- Psychotrauma, healing and reconciliation in Rwanda: the contribution of community-based sociotherapy
- African Journal of Traumatic Stress
- Volume | Issue number
- 1 | 2
- Pages (from-to)
- Document type
- Faculty of Social and Behavioural Sciences (FMG)
- Amsterdam Institute for Social Science Research (AISSR)
Introduction: In post-genocide Rwanda, many different kind of interventions have been implemented on different levels of society focusing on the healing of psychological problems and reconciliation between victims and perpetrators of the previous political violence. This article presents the practice of community-based sociotherapy and its impact in terms of healing and reconciliation as well as its specificity compared to other interventions.
Methodology: A variety of qualitative research methods were used with an emphasis on the most significant-change-stories method.
Results: Sociotherapy was introduced in Rwanda in 2005. Sociotherapy groups of 10-12 people living in the same neighborhood meet once a week during 2-3 hours for a period of 15 weeks. The most significant problems people suffer from due to the political violence is the destruction of social relations.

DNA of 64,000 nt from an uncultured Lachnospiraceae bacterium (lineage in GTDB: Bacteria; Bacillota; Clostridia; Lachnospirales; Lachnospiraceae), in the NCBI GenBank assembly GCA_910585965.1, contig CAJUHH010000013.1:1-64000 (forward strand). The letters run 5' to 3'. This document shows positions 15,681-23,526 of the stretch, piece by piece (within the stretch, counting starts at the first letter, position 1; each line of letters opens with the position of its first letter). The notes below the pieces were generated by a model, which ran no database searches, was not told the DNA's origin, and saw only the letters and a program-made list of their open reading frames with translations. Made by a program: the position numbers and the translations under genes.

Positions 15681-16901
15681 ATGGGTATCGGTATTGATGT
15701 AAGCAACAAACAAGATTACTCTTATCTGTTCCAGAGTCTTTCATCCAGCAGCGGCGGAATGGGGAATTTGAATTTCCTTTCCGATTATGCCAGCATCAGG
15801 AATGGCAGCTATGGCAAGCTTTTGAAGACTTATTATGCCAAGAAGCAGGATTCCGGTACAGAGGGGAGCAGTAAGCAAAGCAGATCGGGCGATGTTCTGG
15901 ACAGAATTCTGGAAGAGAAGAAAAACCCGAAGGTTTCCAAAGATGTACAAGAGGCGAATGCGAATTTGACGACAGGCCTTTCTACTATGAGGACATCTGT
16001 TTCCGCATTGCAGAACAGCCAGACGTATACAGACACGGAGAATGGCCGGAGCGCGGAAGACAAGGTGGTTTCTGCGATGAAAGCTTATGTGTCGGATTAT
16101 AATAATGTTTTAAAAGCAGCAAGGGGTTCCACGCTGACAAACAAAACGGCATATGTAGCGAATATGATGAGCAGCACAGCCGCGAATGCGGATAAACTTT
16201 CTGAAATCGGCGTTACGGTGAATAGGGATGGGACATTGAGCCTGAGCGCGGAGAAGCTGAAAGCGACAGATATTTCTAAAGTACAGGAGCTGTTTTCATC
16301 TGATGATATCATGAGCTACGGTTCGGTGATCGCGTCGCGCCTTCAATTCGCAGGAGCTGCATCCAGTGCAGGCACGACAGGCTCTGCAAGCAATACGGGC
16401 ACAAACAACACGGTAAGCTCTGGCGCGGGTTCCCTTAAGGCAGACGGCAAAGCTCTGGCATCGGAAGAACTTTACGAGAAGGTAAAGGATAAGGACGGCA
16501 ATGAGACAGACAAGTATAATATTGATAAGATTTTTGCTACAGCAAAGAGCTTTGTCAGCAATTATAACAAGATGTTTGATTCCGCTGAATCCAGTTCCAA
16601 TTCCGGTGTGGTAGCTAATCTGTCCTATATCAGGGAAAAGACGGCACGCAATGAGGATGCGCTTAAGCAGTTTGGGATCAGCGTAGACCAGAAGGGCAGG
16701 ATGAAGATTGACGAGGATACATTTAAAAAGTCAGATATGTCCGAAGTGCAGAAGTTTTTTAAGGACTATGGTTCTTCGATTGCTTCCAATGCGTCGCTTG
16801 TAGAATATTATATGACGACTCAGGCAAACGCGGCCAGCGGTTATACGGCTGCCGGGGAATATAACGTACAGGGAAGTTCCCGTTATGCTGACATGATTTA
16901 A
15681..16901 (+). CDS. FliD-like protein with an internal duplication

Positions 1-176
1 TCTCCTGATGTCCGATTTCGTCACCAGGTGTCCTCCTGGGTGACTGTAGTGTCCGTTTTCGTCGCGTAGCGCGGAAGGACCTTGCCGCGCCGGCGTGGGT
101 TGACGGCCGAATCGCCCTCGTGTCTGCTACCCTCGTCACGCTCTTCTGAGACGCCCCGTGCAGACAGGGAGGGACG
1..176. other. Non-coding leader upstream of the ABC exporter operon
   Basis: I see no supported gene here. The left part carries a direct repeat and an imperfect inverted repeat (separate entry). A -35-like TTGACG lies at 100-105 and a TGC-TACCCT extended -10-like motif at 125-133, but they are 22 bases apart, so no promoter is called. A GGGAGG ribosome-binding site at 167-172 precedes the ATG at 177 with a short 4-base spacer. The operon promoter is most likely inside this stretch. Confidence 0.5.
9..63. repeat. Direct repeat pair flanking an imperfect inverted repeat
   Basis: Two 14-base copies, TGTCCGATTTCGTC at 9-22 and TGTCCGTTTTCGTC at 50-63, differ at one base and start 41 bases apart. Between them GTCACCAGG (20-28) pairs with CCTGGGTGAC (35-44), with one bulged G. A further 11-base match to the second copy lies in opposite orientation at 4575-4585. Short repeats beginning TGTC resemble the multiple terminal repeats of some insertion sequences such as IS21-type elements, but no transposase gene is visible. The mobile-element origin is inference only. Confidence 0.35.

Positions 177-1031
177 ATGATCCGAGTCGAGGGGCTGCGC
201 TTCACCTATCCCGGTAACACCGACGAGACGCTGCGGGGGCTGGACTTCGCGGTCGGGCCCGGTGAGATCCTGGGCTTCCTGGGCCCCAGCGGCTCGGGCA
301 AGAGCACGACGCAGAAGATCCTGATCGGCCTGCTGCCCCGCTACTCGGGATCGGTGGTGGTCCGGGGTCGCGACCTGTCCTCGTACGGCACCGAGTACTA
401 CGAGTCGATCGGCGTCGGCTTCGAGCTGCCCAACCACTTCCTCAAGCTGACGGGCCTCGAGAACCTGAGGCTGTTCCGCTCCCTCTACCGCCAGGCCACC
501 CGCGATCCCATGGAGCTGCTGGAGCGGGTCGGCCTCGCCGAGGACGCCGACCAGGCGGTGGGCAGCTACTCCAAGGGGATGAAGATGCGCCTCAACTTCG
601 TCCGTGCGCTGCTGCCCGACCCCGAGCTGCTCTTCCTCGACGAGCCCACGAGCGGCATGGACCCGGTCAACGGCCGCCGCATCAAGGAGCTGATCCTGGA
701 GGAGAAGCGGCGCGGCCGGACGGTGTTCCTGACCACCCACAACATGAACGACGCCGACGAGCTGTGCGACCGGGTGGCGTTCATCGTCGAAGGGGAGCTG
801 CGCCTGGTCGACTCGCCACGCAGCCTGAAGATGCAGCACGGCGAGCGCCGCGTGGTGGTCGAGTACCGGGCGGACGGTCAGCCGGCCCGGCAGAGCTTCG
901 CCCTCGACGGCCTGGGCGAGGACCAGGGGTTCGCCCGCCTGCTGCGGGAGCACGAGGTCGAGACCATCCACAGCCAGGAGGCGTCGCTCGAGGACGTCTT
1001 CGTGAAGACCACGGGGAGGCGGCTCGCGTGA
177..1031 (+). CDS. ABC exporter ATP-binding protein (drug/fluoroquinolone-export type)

It is in the phase of care that is usually reached during the 4th of 5th session that a change in people’s
behavior and interaction with others, including former enemies, takes place. This change results in a rerouting of their personal, family and community life which is experienced as a release of problems previously buried in people’s hearts. While many of the interventions in Rwanda which are specifically aimed at reconciliation result at most, in ‘thin’ reconciliation, sociotherapy resulted, in many cases, in ‘thick’ reconciliation.
Conclusion: Justice and care should complement each other when the aim is healing from the wounds of a violent past and reconciliation along ethnic lines.
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